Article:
3. Time lapse in rape doesn’t matter
- The police cannot refuse to register an FIR even if a considerable period of time has elapsed since the incident of rape or molestation took place. If the police tells you that they can’t lodge your FIR since you didn’t report it earlier, do not concede.
- “Rape is a horrifying incident for any woman, so it’s natural for her to go into shock and not want to report it immediately. She may also fear for her safety and the reputation and dignity of her family. For this reason, the Supreme Court has ruled that the police must register an FIR even if there has been a gap between the report and the occurrence of the incident,” says Tariq Abeed, advocate, Supreme Court.
4. Email to the rescue
- According to the guidelines issued by the Delhi Police, a woman has the privilege of lodging a complaint via email or registered post. If, for some reason, a woman can’t go to the police station, she can send a written complaint through an email or registered post addressed to a senior police officer of the level of Deputy Commissioner or Commissioner of Police. The officer then directs the SHO of the police station, of the area where the incident occurred, to conduct proper verification of the complainant and lodge an FIR. The police can then come over to the residence of the victim to take her statement.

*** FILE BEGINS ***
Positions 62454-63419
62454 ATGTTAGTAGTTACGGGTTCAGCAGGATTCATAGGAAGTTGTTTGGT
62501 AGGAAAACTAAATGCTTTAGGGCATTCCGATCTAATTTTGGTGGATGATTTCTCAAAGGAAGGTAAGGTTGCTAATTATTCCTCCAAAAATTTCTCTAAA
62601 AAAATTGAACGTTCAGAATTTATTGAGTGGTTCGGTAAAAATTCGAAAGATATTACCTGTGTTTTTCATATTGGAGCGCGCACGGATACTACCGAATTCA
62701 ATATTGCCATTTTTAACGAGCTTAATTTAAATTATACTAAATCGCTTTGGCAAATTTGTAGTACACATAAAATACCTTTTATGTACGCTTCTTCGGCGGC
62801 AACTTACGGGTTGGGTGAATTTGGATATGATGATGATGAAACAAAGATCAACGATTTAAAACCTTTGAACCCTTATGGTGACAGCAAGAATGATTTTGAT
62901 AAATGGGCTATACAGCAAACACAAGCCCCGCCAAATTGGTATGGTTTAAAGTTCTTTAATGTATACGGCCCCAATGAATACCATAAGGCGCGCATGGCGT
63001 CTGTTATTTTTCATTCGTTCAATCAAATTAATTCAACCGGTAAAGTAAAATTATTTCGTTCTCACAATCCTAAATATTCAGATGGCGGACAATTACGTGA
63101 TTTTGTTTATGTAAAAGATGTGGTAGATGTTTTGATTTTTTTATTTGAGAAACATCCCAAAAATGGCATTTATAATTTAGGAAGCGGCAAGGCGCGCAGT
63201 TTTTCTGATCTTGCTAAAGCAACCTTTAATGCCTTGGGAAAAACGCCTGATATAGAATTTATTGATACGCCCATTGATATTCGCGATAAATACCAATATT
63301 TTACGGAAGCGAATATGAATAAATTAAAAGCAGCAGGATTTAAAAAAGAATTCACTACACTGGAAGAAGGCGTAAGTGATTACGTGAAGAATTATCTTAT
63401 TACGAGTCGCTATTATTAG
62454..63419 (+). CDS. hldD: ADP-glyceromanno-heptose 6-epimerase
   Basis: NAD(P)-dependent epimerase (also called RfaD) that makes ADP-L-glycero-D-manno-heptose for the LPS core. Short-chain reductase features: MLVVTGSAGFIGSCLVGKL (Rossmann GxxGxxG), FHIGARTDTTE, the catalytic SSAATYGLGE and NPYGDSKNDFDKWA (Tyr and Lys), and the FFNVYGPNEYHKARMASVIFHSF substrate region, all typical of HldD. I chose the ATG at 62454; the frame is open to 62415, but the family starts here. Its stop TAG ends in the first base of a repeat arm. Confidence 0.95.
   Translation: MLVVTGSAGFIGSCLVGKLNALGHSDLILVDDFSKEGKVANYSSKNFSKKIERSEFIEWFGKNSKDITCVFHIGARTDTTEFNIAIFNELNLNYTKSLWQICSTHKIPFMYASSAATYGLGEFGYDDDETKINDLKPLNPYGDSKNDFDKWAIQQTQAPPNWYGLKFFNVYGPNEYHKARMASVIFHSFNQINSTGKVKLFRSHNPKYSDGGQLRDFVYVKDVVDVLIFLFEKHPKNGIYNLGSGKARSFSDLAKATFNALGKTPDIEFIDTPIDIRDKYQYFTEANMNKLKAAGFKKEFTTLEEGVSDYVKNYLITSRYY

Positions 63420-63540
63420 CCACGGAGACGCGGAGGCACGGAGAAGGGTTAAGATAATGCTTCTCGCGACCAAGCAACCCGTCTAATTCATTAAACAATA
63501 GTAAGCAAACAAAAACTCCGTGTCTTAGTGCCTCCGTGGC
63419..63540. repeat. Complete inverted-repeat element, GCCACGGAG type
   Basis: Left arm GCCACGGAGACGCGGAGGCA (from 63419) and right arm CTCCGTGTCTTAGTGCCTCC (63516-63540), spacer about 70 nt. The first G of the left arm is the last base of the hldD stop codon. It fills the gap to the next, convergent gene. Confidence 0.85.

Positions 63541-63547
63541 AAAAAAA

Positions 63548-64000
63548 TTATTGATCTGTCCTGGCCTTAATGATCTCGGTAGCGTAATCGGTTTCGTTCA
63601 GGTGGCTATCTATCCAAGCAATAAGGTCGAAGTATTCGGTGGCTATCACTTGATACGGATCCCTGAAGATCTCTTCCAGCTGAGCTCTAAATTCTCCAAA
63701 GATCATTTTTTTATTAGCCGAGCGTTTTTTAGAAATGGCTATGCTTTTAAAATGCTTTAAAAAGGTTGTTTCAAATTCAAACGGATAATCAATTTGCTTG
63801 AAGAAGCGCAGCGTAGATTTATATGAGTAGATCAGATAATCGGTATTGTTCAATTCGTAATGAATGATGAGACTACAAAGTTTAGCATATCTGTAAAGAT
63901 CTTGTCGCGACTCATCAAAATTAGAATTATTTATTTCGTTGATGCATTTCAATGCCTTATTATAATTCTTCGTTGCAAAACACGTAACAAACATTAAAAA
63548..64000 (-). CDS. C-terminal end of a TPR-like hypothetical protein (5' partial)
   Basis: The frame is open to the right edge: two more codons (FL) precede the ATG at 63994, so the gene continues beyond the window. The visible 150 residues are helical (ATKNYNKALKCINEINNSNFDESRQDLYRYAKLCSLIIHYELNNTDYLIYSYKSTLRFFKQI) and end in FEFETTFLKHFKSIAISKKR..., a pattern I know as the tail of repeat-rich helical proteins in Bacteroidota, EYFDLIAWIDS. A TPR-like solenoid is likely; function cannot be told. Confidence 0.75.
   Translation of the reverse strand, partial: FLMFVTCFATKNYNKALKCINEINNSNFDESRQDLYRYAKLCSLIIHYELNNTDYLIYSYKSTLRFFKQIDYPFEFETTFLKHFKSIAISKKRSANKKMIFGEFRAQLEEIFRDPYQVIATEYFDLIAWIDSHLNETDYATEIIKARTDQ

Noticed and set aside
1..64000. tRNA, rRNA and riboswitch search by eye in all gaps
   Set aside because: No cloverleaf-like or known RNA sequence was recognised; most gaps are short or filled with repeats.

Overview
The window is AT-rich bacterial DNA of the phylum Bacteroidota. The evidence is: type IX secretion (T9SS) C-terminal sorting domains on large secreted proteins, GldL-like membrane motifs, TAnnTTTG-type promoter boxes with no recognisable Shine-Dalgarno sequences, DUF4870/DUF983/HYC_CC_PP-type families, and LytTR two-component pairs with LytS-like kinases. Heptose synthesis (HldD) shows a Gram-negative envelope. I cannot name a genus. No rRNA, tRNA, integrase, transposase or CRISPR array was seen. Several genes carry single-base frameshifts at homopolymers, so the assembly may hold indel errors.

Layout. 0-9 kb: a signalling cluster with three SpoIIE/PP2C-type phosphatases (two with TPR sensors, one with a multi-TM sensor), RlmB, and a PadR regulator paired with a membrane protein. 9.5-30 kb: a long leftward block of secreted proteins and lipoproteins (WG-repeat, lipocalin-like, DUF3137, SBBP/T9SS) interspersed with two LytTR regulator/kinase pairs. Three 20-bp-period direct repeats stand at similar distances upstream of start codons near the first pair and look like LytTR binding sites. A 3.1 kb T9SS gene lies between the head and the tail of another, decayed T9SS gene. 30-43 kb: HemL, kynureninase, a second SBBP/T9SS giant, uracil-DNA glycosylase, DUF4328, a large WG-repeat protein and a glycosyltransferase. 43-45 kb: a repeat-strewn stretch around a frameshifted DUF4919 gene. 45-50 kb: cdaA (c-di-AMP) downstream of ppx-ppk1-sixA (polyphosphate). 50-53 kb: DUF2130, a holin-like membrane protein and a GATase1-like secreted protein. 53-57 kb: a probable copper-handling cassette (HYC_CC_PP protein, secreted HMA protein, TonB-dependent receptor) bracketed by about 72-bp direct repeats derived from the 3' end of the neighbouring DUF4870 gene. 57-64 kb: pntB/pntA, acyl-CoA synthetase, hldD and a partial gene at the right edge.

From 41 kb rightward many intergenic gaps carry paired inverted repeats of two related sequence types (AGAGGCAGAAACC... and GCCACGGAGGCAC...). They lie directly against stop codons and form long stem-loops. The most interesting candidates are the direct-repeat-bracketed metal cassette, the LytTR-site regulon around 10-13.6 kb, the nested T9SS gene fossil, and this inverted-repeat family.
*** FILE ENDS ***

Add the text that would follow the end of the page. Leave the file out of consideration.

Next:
5. Cops can’t say no to rape complaint
- A rape victim can register her police complaint from any police station under the Zero FIR ruling by Supreme Court. “Sometimes, the police station under which the incident occurs refuses to register the victim’s complaint in order to keep clear of responsibility, and tries sending the victim to another police station. In such cases, she has the right to lodge an FIR at any police station in the city under the Zero FIR ruling. The senior officer will then direct the SHO of the concerned police station to lodge the FIR,” says Abeed. This is a Supreme Court ruling that not many women are aware of, so don’t let the SHO of a police station send you away saying it “doesn’t come under his area”.
6. No arrests after sunset
- According to a Supreme Court ruling, a woman cannot be arrested after sunset and before sunrise. There are many cases of women being harassed by the police at wee hours, but all this can be avoided if you exercise the right of being present in the police station only during daytime.
- Even if there is a woman constable accompanying the officers, the police can’t arrest a woman at night. In case the woman has committed a serious crime, the police has to get it in writing from the magistrate explaining why the arrest is necessary during the night.
7. You can’t be called to the police station
- Women cannot be called to the police station for interrogation under Section 160 of the Criminal Procedure Code. This law provides Indian women the right of not being physically present at the police station for interrogation.